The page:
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Discussion Starter · #1 ·
HI,

I took my 1997 Nissan 4wd pickup to the alignment shop for abnormal tire wear on the right front. The outer edge is wearing excessively. The guy put the gauges on and discovered I had a 1.5 degrees to much positive camber, the wheel leaning out too much at the top. We looked to see how many shims were on the upper control arm and discovered only one washer under each bolt. This is how it came from the factory . He doesn't think he can get it to where it should be without elongating the holes in the control arm for the ball joint. I don't like the idea of doing that if at all possible. My truck is stock, no lift kit or bigger tires. From what I have been reading here on this site raising the truck with the torsion bars will decrease the camber. I have a feeling my torsion bars have begun to sag and may be part of the problem. Just wondering if anyone knows what the factory ride height is supposed to be on a 1997 4x4 std cab pickup and if anyone else has ran into this problem.

Thanks

 
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Discussion Starter · #2 ·
That's always been a normal problem with pathfinders, but I'm not sure if it works the same with the piuck-ups? I asked a friend of mine who is the parts manager at a Nissan dealership and he told me that the over-positive camber is just the way it is that's why they should have told you when you bought it to rotate your tires often. It's just one of those minor flaw's in the world of Nissan.
I wouldn't start drilling holes in your A-arms etc. unless you plan on doing more work to finish it right, once you start playing with the front-end without looking at what else it will effect, your bringing yourself a world of hurt if you plan on staying stock?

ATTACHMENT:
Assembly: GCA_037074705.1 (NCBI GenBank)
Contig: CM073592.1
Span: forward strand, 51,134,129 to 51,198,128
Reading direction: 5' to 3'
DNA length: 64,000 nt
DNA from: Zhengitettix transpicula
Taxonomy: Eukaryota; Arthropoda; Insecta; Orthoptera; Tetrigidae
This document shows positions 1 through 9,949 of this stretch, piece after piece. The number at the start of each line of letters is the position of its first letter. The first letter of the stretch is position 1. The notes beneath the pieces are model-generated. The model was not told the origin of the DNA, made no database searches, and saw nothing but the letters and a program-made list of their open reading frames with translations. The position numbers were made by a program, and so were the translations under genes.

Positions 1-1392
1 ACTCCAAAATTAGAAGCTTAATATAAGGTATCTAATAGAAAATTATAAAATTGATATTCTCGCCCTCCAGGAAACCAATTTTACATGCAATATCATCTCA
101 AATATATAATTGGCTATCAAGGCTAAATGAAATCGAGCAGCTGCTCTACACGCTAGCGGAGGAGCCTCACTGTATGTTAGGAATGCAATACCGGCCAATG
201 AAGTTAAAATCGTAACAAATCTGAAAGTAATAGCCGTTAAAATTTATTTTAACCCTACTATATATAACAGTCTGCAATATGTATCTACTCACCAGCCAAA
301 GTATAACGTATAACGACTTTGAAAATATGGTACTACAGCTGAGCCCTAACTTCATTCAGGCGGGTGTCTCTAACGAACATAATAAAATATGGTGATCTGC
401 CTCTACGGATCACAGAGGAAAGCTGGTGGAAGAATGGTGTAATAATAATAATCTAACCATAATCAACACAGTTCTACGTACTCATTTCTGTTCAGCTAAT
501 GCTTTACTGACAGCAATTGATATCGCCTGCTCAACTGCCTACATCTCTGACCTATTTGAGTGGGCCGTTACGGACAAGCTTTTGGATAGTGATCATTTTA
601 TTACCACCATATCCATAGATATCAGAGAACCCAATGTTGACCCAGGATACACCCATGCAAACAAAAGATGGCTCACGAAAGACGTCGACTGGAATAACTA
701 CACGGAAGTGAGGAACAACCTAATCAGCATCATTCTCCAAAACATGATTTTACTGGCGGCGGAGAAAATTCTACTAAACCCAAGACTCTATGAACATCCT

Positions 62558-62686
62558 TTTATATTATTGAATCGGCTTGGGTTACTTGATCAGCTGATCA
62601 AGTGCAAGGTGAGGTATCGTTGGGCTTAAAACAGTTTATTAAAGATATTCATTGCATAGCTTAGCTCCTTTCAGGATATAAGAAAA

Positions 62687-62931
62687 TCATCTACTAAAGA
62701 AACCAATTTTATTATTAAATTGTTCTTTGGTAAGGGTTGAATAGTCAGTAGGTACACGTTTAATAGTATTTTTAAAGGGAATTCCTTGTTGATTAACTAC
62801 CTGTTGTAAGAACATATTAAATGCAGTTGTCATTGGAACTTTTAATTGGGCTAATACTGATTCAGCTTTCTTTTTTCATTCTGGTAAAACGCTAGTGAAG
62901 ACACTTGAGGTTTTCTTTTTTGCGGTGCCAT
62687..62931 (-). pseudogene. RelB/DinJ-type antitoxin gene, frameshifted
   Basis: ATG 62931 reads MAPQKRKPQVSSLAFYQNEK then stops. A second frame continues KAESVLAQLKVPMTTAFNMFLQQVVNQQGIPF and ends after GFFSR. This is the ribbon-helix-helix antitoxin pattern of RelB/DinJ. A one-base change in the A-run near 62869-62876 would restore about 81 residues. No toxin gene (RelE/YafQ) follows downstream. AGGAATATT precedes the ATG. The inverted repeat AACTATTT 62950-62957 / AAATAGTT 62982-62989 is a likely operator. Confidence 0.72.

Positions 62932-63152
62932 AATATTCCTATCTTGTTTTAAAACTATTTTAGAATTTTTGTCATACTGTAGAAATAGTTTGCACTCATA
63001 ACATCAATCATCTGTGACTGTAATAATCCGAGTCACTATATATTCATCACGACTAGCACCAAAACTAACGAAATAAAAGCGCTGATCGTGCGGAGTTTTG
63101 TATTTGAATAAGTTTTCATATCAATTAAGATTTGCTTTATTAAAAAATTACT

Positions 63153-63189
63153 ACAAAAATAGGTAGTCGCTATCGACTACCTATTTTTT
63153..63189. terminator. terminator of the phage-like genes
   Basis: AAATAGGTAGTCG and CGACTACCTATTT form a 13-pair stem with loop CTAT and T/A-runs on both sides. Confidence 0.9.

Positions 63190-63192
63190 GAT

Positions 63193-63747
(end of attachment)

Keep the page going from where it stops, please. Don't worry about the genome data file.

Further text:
just my 2 cents!

Chris J.
/wwwthreads_images/icons/wink.gif Remember God forgives "ROCK'S DON'T" /wwwthreads_images/icons/wink.gif
 
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Discussion Starter · #3 ·
I have had no problems with alignment or torsion bar sagging to date with my '96 4x4. I rotate my tires every year and I notice only slight wear on the inner of both front tires. Having only one tire off that much sounds like something is bent. Positive camber looks like \ /. If you increase ride height by just cranking up the torsion bars you will increase positive camber, not decrease it. If the torsion bars are sagging you will have negative camber / \. If you would like to check the ride height, it is not as simple as measuring how tall the bumper is above the ground. You must measure from the center line of the top A-arm bolt to the bottom of the streering stop. I would recommend you get a manual for the right procedure and dimensions. The Haynes manual has a decent description and pictures to show you how. Also, part of doing a correct alignment is to check for torsion bar sag BEFORE you adjust the caster/camber angles. I would recommend that you try another shop that you know is reputable. A quality alignment shop will also have available frame and suspensions componet dimensions to check if something is bent. Find a shop that is interested in taking the time to help you. There are a couple of sites that explain alignment. This link from Dunlops site is pretty good:

http://www.dunloptire.com/TCM.html#alignment

Whatever you find I hope things work out for you.
 
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Discussion Starter · #4 ·
If you find that everything checks out and it still has camber issues I found that the Rancho lift I put on my truck has tucked the tops of my tires in quite a bit. When I first installed it with the same shims that it had before I was sitting with 2 degrees of negative camber(in at top) vs. the 0 deg I had before. Just a thought.

- Tim
- [email protected]
- Far East 4x4
 
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